tokidokizenzen | Oct 27, 2015 |
The Lover treads lines been between enigmatic and thready, subtle and shallow, frustrating as hell and heaven in a book. Fortunately, it came out on the right side of the lines for my tastes. Readers of Gide and Colette will probably like, or even love, Duras's novella. ( )
  lucybrown | Sep 27, 2015 |
The Lover treads lines been between enigmatic and thready, subtle and shallow, frustrating as hell and heaven in a book. Fortunately, it came out on the right side of the lines for my tastes. Readers of Gide and Colette will probably like, or even love, Duras's novella. ( )
  lucybrown | Sep 27, 2015 |
The Lover treads lines been between enigmatic and thready, subtle and shallow, frustrating as hell and heaven in a book. Fortunately, it came out on the right side of the lines for my tastes. Readers of Gide and Colette will probably like, or even love, Duras's novella. ( )
  lucybrown | Sep 27, 2015 |
The Lover is a novel rooted in time and place. The time is the era between the two World Wars, and the place is French Indochina. The lovers are a fifteen year old French girl and a twenty-eight year old Chinese man. The affair is known to both families and to the girl's school.

No one made an effort to stop it. The Chinese lover did attempt to legalize things by marrying the girl, but was repeatedly refused permission by his millionaire father, as adamantly opposed to what was considered a mixed marriage as was the French ruling class.

It is the girl who narrates the story years later. Although young when it all happened, she seemed to have the knowledge of the ages when it came to men and women, to have been born with it. She tell us At the age of fifteen I had the face of pleasure and yet I had no knowledge of pleasure. There was no mistaking that face. My mother must have seen it. My brothers did. That was how everything started for me -- with that flagrant, exhausted face, those rings around the eyes, in advance of time and experience.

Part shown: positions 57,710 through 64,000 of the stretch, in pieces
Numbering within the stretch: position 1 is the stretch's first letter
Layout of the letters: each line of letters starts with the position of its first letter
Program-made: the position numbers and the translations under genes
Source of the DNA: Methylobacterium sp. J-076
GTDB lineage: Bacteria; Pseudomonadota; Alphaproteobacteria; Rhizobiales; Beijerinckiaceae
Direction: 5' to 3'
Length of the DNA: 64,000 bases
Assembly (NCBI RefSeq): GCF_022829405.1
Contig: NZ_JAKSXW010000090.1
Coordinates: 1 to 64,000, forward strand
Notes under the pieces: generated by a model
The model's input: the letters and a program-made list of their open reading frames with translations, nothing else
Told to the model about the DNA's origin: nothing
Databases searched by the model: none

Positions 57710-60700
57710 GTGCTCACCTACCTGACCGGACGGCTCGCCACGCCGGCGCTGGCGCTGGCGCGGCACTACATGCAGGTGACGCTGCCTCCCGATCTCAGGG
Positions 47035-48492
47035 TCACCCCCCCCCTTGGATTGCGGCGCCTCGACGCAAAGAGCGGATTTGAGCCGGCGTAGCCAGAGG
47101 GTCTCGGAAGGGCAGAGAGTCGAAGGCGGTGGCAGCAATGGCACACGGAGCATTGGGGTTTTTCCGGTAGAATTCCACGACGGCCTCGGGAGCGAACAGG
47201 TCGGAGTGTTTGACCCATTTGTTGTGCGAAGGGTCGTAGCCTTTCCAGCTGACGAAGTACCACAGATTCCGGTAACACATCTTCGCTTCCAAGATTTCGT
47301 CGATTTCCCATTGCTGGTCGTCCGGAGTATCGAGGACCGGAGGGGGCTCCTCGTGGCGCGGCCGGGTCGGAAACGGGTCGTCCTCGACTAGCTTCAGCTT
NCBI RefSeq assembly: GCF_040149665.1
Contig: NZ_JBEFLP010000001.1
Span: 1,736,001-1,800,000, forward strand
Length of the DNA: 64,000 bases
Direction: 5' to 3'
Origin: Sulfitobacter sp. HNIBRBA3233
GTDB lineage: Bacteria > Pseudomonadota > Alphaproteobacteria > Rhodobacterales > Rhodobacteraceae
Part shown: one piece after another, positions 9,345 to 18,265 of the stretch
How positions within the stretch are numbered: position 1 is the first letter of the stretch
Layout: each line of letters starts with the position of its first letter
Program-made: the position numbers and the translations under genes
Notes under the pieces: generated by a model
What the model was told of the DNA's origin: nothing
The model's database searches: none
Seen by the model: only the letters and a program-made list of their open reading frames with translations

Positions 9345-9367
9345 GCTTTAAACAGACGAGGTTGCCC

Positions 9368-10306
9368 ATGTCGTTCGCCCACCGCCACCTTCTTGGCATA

The girl was alone in Saigon, attending French high school and staying at a boarding school. She had met the young man on a ferry crossing the Mekong. Emerging from his limousine, he approached the waif/seductress . From the first moment she knows more or less, knows he's at her mercy. And therefore that others besides him may be at her mercy too if the occasion arises. She knows something else too, that the time has now probably come when she can no longer escape certain duties toward herself. And that her mother will know nothing of this nor her brothers. She knows this now too. As soon as she got into the black car she knew: she's excluded from the family for the first time and forever. From now on they will no longer know what becomes of her. Whether she's taken away from them, carried off, wounded, spoiled, they will no longer know. Neither her mother nor her brothers. That is their fate henceforth. It's already enough to make you weep, here in the black limousine.

Now the child will have to reckon only with this man, the first, the one who introduced himself on the ferry.

This sense of inevitability, of doom, of loss, pervades the novel. Even the river on which they are travelling signals this. The river has picked up all it's met since Tonle Sap and the Cambodian forest.... no time for anything to sink, all is swept along by the deep and headlong storm of the inner current, suspended on the surface of the river's strength.
The girl's mother will first lose her house across the river in Cambodia, and years later will lose her final home in France to pay the gambling debts of her older son who has lost the family's money. The girl's younger brother will lose his life to pneumonia during the Japanese occupation. Even colour is lost, annihilated by the strength of the sun.

The connections between the lover and the girl is fragile. It only exists in the room to which he takes her each day after school. It cannot survive outside the room. When the girl has him take her and her brothers on expensive outings, they barely communicate until they are safe once more in their room.

Although the man believes he is desperately in love with the girl, she has no such illusions about him. This gives the reader a somewhat queasy feeling, as the fifteen year old rationalizes her relationship with the wealthy young man, fully believing that in just such ways will she continue to survive in the future. There is no compassion for the young man; perhaps a certain sense of comfort, even comraderie, but none of the passion he feels as he constantly weeps over her. Later, she speaks of the relationship as incestuous, with herself as the child and the lover as the father. There are other hints at incest. Her older brother is always spoken of as the murderer of her mother and younger brother. While not directly the case, he does exert a sinister control over them, which the girl says she has escaped.